Fluvial deposits as an archive of early human activity : Progress during the 20 years of the Fluvial Archives Group. / Chauhan, Parth; Bridgland, David; Moncel, Marie-Helene; Antoine, Pierre; Bahain, Jean-Jacques; Briant, Rebecca; Schreve, Danielle; Cunha, Pedro; Despriee, Jackie.

In: Quaternary Science Reviews, Vol. 166, 15.06.2017, p. 114–149.

Research output: Contribution to journalArticlepeer-review

Published

Standard

Fluvial deposits as an archive of early human activity : Progress during the 20 years of the Fluvial Archives Group. / Chauhan, Parth; Bridgland, David; Moncel, Marie-Helene; Antoine, Pierre; Bahain, Jean-Jacques; Briant, Rebecca; Schreve, Danielle; Cunha, Pedro; Despriee, Jackie.

In: Quaternary Science Reviews, Vol. 166, 15.06.2017, p. 114–149.

Research output: Contribution to journalArticlepeer-review

Harvard

Chauhan, P, Bridgland, D, Moncel, M-H, Antoine, P, Bahain, J-J, Briant, R, Schreve, D, Cunha, P & Despriee, J 2017, 'Fluvial deposits as an archive of early human activity: Progress during the 20 years of the Fluvial Archives Group', Quaternary Science Reviews, vol. 166, pp. 114–149. https://doi.org/10.1016/j.quascirev.2017.03.016

APA

Chauhan, P., Bridgland, D., Moncel, M-H., Antoine, P., Bahain, J-J., Briant, R., Schreve, D., Cunha, P., & Despriee, J. (2017). Fluvial deposits as an archive of early human activity: Progress during the 20 years of the Fluvial Archives Group. Quaternary Science Reviews, 166, 114–149. https://doi.org/10.1016/j.quascirev.2017.03.016

Vancouver

Chauhan P, Bridgland D, Moncel M-H, Antoine P, Bahain J-J, Briant R et al. Fluvial deposits as an archive of early human activity: Progress during the 20 years of the Fluvial Archives Group. Quaternary Science Reviews. 2017 Jun 15;166:114–149. https://doi.org/10.1016/j.quascirev.2017.03.016

Author

Chauhan, Parth ; Bridgland, David ; Moncel, Marie-Helene ; Antoine, Pierre ; Bahain, Jean-Jacques ; Briant, Rebecca ; Schreve, Danielle ; Cunha, Pedro ; Despriee, Jackie. / Fluvial deposits as an archive of early human activity : Progress during the 20 years of the Fluvial Archives Group. In: Quaternary Science Reviews. 2017 ; Vol. 166. pp. 114–149.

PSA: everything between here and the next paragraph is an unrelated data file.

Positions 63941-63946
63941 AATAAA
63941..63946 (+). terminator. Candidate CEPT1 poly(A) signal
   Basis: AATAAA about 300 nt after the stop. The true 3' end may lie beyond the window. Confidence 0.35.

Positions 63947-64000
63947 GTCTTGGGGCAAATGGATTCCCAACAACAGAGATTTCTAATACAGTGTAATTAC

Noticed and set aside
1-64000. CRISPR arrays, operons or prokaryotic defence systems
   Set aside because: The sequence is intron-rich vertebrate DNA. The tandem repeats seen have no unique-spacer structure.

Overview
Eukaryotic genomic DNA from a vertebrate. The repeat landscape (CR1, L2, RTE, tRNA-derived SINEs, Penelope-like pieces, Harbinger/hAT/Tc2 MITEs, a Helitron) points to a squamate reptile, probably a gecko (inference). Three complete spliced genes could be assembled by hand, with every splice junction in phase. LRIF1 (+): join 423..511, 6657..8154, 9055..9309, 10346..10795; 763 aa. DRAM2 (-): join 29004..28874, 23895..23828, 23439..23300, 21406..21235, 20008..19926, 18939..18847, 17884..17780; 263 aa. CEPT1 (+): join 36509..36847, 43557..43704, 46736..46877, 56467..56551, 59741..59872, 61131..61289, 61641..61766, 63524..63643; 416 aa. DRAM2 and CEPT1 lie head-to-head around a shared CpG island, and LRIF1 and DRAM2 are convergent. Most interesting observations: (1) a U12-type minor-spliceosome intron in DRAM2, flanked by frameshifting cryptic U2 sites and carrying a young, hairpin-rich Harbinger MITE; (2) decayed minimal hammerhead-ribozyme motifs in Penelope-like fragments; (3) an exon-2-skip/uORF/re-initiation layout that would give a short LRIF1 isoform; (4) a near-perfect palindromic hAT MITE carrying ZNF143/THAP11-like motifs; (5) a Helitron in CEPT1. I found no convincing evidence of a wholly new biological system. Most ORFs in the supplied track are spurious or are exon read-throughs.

BibTeX

@article{3ed2059e993b4325b2eb6ca22209cb0c,
title = "Fluvial deposits as an archive of early human activity: Progress during the 20 years of the Fluvial Archives Group",
abstract = "Fluvial sedimentary archives are important repositories for Lower and Middle Palaeolithic artefacts throughout the {\textquoteleft}Old World{\textquoteright}, especially in Europe, where the beginning of their study coincided with the realisation that early humans were of great antiquity. Now that many river terrace sequences can be reliably dated and correlated with the globally valid marine isotope record, potentially useful patterns can be recognized in the distribution of the find-spots of the artefacts that constitute the large collections that were assembled during the years of manual gravel extraction. This paper reviews the advances during the past two decades in knowledge of hominin occupation based on artefact occurrences in fluvial contexts, in Europe, Asia and Africa. As such it is an update of a comparable review in 2007, at the end of IGCP Project no. 449, which had instigated the compilation of fluvial records from around the world during 2000–2004, under the auspices of the Fluvial Archives Group. An overarching finding is the confirmation of the well-established view that in Europe there is a demarcation between handaxe making in the west and flake–core industries in the east, although on a wider scale that pattern is undermined by the increased numbers of Lower Palaeolithic bifaces now recognized in East Asia. It is also apparent that, although it seems to have appeared at different places and at different times in the later Lower Palaeolithic, the arrival of Levallois technology as a global phenomenon was similarly timed across the area occupied by Middle Pleistocene hominins, at around 0.3 Ma.",
author = "Parth Chauhan and David Bridgland and Marie-Helene Moncel and Pierre Antoine and Jean-Jacques Bahain and Rebecca Briant and Danielle Schreve and Pedro Cunha and Jackie Despriee",